Granada Delegation of ULMA Construction tell us of their “corporative” experiences — ULMA Begira

Ulma Construction

Granada Delegation of ULMA Construction tell us of their “corporative” experiences

Many years ago they started to incorporate as partners some Cooperative employees who were outside of the Oñati environment: This was a way of involving the persons of the delegations in the cooperative project, giving them identical status to that of the partners in the Headquarters. Three of these partners relate their experiences as members of the cooperative at ULMA Construction.
Granada Delegation of ULMA Construction tell us of their “corporative” experiences
Mar 31, 2014

When did you start working in ULMA? how many years have you been in the cooperative?

E.S.: I started working on 6th November of 1976; I have been in the company for 37 years.

J.E.B.: In June 1980.

E.A.: I have been her for 37 years less 17 days. On past 17th January I would have been her for 37 years. I started in January 1977.

And have you been in the same position all these years? Or have you changed?

All my time in the company has not been as a partner, but since the beginning I have felt as if it was something of mine, I felt at home.
>> E.S.

E.S:When I started in 1976 I started in the installations that were in the Azegra Industrial Estate, At Peligro. And later we moved, in June 2001, to the installations that are in Camino Nuevo where the offices continue, in Peligro. Since my youth I have been very involved with the cooperative because the first warehouse that was installed in Granada was a tobacco dry-house that was rented by the first delegate in Granada, Jose Antonio Madina and he rented it from my grandfather. Coincidentally in that period my father was a farmer and, as his work did not offer him much security or stability, they offered the position of warehouse foreman and he started controlling the first warehouse in Granada. Due to that, since I was young, when I went to visit my grandfather, there I saw the scaffolding, the supports, and all the parts that were used then. There was not much variety but that is what was used. Since then I became linked to the company. My father had a small office there where he prepared incoming and outgoing delivery notes when he loaded and unloaded the lorries which I curiously watched him unload and load. When I finished studying COU, an administrative clerk was needed in the new office and that was when I entered and remained until my pre-retirement.

E.A.:I joined as head of assemblies and later I became assembly manager –that was what the pay-slip said- and then foreman. What happened then is that we did everything… I have even assembled a lot of greenhouses. The first multi-tunnel greenhouse that was assembled in Spain was in Arcos de la Frontera, in an area that was called little Holland by some Spanish repatriates from Holland that founded a company. A lot of zenithal windows were assembled that opened simultaneously and I was there assembling with Lazkanoiturburu. We did the greenhouses for some time but then it was done by Agricola who contracted external assemblers and they did it.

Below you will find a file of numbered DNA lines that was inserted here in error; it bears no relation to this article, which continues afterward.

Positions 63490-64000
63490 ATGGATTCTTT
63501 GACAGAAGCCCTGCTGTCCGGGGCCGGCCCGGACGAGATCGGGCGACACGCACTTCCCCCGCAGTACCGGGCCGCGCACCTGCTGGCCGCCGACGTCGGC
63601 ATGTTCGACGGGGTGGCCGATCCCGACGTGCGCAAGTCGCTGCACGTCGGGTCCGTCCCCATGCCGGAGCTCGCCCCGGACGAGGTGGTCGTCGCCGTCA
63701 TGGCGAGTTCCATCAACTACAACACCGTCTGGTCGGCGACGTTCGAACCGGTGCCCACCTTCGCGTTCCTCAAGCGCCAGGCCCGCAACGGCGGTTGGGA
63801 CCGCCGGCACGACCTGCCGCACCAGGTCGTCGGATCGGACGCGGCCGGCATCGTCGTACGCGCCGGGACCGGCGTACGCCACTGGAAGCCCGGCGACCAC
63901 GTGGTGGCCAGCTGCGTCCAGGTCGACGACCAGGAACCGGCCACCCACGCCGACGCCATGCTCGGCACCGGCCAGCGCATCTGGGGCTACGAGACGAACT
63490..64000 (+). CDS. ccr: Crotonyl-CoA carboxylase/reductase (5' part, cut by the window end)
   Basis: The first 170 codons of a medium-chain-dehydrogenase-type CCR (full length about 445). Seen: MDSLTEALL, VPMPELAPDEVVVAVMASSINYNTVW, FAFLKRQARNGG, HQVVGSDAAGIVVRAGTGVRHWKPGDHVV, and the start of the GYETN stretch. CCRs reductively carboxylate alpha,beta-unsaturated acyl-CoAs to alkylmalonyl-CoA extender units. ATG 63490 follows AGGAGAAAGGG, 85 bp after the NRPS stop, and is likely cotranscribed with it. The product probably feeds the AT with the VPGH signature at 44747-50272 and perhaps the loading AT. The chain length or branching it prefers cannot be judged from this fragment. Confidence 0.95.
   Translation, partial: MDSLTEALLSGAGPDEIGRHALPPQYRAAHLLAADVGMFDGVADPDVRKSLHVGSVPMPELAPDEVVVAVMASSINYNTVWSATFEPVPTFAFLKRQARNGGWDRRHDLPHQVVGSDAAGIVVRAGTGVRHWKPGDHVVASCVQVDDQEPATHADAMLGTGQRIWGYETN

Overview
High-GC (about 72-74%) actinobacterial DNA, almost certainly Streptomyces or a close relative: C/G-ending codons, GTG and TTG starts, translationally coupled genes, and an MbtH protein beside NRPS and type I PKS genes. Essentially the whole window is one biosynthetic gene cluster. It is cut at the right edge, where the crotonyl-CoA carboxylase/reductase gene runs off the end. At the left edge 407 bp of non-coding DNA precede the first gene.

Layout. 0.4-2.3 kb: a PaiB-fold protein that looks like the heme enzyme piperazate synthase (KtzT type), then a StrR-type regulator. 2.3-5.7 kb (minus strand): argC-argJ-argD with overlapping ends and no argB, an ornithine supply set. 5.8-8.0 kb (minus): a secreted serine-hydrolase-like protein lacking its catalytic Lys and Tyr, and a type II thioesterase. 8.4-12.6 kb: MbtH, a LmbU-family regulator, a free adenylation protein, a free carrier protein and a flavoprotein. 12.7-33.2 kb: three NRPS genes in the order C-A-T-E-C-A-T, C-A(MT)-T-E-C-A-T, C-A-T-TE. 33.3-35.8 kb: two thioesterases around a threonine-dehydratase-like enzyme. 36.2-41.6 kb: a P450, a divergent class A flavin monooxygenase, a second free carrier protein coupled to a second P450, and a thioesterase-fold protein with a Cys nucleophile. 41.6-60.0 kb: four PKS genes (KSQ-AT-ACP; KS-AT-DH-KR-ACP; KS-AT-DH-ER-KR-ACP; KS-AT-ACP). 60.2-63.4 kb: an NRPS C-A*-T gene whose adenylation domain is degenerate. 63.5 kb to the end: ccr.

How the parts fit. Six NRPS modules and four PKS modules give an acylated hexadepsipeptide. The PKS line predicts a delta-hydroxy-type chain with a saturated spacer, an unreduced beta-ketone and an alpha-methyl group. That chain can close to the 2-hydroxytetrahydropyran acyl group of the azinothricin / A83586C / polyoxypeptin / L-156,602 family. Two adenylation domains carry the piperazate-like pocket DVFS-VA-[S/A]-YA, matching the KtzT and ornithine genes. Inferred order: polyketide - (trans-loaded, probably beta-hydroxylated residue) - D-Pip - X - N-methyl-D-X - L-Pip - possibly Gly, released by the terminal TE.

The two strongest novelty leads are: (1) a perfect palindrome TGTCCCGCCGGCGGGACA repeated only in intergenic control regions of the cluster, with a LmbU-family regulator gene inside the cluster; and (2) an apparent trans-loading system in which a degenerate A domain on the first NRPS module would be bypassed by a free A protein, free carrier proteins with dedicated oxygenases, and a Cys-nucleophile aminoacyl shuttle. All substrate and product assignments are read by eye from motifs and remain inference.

J.E.B.: I am a commercial technician. I was working selling the tubes we sold before, 12 meter tubes, round ones, square ones... for workshops and aluminium for metalwork, windows and everything. After some time a position was free in Granada and they stopped selling tubes and I started working in the construction field. As a commercial technician I sold all the products of ULMA Construction: support posts, systems, and formwork, in other words, everything. I am a street engineer. I like working on the road. For me it was the same selling toys as museum reproductions with my parents when I was young for some time… I love selling, although it took some time getting used to it not knowing the works and the construction, but asking questions and paying attention to what I saw and how I liked the work and the place too, but that was just a question of time.

During all this time, how has ULMA changed? The people, the organisation, the work methods…

E.S.: It has changed a lot. The truth is work is like at the beginning but nowadays the means make work much easier. Before work was very manual and required a lot of effort. Nowadays with the existing means, work is much easier. I started with a typewriter and everything was very rudimentary. To make a phone call we had to ask for a line from the town switchboard and we had to call the operator to have a line to speak with the clients. Later and with time everything was evolving. More or less in the 80’s is when we started working with computers.

J. E. B.: Well, well, well… you just cannot imagine how things have changed! What I have seen. I was writing something here, but what comes out of my brain is healthier and pure. Then I thought the company was mine. But it has changed a lot. It was another way of directing the company, the way of treating people… Now we are more godlike, we believe we are someone, and of course we are, but the way of working before and now is completely different. People have to enjoy. Before people worked Saturdays and Sundays and that was tangible, people lived the cooperative. People came from Oñati to Andalucía, to Granada and they spent hours and hours doing the inventory, etc. they transferred commitment.